NarrowBand IOT and GCHQ
Huawei developed a city-aware network using a "one network, one platform, N application" construction model utilising IoT, cloud computing, big data, and other next-generation information and communications technology. It aims to be one of the world's five largest cloud players in the near future. Originally Narrowband IoT was a standard developed by 3GPP for mobile phone devices and networks.
3GPP is a 'standards' organisation for developing protocols for mobile telephony most notably 2G, 3G, GPRS and now 5G technology. In terms of structure, 3GPP is a consortium of seven larger telecommunications firms spread across the USA, China, Europe, Japan and Korea. These firms are known as Organizational Partners and they in turn can invite market representatives within each group. The theory is that this creates a forum, or method by which 3GPP can develop consensus views as to where the needs within the sector are and what areas should attract more time and resources. That is the theory. So far so good. At the top of the 3GPP structure is the Project Coordination Group (PCG), which is the highest decision-making body and essentially decides where the resources are directed. Generally speaking of course, the 'man on the street' is not likely to have heard of the PCG and is certainly not aware of the power such an organisation can command in terms of dictating the direction of communications technology. From a political perspective, and with National Security in mind, this topic in itself can take up many web pages of analysis. That will come later, for now the focus is on where we are currently placed from a technological perspective.
This is a phrase and a technology the GP will come to know very well, very soon. The question is, what is it and is the technology as "shoddy' and poorly constructed as our friend at GCHQ leads us to believe? Sure, the days of their reverse engineering superiority might now take a back seat to what has been immense R&D investment in recent years, but is the quality of the casing and hardware at Huawei really that bad? Narrowband is a new low power wide area (LPWA) technology specifically developed for the Internet of Things. To understand its power and the power of those who control it, one needs to understand more fully what the target or purpose of its design is ....namely the Internet of Things. This is after all a balancing act of sorts, a power struggle. Those seeking greater power from greater control, by providing people with less control of the 'things' in their own life. Of course the end users (us) will consider the IOT as part of a labour saving process whereby pieces of hardware, software or the processes they create, eventually lead to greater benefits. There is little doubt this is the case and will continue to be so. The advances in medical care, agriculture, industry, general living and in fact every aspect of life are profound. Just as the introduction of the internet was to information collection or AI is to systems and processes. Generally the most obvious flip side has been the impact on privacy, corruption and fraud and hugely artificial accelerated evolution in society, partly through social media and its off-shoots. So what will be the 'flip side' to the Internet of Things and therefore, ergo, what will the controllers of narrowband or the next technologies have at their disposal? Ultimately, if we give up privacy (albeit prompted by religious/political events such as terrorism and the need to control others), and we give in to automation then the next step is the transference of control. Not a new phenomenon granted, but a pattern we are accustomed to and a game which will inevitably play out further.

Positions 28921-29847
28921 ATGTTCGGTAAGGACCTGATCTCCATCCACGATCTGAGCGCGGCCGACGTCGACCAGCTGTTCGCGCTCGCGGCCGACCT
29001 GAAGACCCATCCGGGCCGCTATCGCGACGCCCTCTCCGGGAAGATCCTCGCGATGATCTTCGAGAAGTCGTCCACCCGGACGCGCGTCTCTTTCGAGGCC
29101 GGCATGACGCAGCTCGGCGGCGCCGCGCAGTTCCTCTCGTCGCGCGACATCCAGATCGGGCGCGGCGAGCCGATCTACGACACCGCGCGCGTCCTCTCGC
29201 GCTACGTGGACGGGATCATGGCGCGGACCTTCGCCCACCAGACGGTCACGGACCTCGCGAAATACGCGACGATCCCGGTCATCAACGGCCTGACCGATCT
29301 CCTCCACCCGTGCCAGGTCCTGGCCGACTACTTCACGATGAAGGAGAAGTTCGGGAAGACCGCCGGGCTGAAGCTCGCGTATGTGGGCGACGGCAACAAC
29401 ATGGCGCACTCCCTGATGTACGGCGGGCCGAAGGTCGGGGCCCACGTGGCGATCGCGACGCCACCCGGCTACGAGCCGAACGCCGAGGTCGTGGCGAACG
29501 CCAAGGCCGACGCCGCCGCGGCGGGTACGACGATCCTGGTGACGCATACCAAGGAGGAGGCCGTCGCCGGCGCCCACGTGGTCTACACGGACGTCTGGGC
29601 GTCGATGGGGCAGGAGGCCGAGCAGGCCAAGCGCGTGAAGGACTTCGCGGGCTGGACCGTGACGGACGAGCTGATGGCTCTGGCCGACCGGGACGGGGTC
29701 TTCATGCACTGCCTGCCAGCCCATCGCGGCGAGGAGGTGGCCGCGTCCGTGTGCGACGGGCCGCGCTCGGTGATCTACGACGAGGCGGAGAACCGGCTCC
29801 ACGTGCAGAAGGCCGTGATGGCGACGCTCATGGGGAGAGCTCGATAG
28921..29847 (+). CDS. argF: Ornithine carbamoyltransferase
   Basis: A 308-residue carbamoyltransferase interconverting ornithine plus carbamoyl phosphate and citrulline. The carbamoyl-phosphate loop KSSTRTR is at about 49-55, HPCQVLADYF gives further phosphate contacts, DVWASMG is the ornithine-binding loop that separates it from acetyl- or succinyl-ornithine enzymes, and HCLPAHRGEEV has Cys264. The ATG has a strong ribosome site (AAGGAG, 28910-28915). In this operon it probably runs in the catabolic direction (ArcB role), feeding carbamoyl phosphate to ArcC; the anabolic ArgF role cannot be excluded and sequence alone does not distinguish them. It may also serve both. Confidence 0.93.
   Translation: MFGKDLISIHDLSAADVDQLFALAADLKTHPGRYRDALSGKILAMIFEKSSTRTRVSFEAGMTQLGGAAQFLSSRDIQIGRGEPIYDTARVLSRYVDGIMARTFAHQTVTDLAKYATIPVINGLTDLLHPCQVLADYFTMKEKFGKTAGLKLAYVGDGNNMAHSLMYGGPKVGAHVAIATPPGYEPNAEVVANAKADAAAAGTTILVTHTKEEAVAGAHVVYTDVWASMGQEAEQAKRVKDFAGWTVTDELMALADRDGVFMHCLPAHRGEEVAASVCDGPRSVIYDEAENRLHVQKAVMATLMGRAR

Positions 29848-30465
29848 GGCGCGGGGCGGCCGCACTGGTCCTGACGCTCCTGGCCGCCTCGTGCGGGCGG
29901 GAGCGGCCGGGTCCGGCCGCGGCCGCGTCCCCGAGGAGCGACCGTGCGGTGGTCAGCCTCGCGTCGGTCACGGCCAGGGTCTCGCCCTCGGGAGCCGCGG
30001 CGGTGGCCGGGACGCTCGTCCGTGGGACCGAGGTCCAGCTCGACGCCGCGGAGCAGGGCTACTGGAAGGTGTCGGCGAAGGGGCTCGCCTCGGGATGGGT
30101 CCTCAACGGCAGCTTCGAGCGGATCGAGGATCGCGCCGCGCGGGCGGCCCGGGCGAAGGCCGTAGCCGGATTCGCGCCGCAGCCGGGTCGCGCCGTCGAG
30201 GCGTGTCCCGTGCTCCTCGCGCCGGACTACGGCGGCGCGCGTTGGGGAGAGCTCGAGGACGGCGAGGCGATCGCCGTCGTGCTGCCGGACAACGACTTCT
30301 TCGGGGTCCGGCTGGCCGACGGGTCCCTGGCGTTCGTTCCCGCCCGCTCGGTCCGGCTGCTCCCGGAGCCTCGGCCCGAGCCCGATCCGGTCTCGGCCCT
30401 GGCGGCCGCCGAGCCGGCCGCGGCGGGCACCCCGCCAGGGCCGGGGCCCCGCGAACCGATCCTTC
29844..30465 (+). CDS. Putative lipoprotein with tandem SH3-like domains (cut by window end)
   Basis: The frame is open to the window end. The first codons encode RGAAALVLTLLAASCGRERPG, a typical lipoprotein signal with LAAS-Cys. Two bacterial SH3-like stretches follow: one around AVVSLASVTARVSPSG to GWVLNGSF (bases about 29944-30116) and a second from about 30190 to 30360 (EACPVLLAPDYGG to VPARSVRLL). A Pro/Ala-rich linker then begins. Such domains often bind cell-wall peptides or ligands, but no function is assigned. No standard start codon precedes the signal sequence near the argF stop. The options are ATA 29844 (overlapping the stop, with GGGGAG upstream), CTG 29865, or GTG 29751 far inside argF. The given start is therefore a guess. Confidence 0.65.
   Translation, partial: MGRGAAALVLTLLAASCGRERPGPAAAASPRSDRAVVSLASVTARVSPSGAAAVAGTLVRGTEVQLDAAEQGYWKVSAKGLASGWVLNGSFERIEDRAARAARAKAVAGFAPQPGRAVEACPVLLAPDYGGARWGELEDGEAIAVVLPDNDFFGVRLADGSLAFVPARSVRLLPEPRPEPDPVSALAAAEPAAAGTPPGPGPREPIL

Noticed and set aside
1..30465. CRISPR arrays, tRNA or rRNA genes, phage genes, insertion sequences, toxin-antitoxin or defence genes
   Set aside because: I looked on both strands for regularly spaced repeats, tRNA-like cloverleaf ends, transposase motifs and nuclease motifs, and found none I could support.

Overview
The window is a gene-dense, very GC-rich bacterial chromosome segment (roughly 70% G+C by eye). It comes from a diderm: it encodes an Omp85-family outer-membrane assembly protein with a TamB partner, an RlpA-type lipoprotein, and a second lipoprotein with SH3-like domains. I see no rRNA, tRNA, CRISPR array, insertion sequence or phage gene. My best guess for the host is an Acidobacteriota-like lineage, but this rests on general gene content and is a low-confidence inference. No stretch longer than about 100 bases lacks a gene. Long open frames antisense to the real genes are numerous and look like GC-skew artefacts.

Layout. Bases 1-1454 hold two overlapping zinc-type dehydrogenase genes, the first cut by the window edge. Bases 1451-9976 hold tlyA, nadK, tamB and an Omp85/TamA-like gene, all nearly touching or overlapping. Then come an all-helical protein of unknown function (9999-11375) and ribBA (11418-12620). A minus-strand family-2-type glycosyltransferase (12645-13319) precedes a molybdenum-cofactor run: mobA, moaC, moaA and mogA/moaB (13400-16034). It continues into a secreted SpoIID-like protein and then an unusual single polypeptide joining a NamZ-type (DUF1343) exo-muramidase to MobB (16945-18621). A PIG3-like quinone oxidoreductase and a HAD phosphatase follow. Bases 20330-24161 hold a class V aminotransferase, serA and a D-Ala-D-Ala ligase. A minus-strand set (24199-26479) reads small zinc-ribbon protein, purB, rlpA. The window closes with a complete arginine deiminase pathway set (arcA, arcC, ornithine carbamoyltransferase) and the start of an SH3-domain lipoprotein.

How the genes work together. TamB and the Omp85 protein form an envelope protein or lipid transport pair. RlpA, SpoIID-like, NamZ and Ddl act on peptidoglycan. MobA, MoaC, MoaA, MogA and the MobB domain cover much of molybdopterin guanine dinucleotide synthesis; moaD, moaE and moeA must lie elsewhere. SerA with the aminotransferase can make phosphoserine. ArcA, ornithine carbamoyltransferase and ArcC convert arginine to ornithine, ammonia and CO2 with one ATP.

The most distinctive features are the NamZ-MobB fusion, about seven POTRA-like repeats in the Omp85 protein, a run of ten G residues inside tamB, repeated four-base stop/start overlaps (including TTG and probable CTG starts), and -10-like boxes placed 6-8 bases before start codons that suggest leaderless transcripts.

Philosophical arguments aside, what are the hard facts and what are we actually facing? This is not a science based website and the writer is certainly no Oppenheimer, so forgive the simplicity. The purpose here is to explore the potential areas for abuse and threats to UK National Security as a result of this new technology. Sometimes, that does require a different perspective which, although built on a solid technological foundations also allows for the role human behaviour, politics and religion (and culture) play in corrupting the technology and innovation.
What is Narrowband NB- IoT?
The original definition of "Narrowband" itself is derived from early radio communication where narrowband describes a channel in which the bandwidth of the message does not significantly exceed the channel's coherence bandwidth. The coherence bandwidth is simply a measurement of the range of frequencies over which the channel can be considered "flat" i.e 'Narrow'.
This has led on to the development of Narrowband IoT which is a LPWAN or a Low Power Wide Area Network. The LPWAN in turn is designed to allow longer range communications at a low bit rate among things or objects. The low power, low bit rate and intended use distinguish this type of network from a wireless WAN which is a "wider" network that is designed to connect users or businesses, and carry more data, using more power.
In essence less is less is long. Lower bit, lower power more range. Most importantly however, it is LOW COST. Put simply then, it means for less investment and resources, with a lower power usage we can communicate at longer ranges and replace the wider area network. Scientists and tech bods will no doubt shudder at this simplistic definition, but to us normal folk, it really is that simple.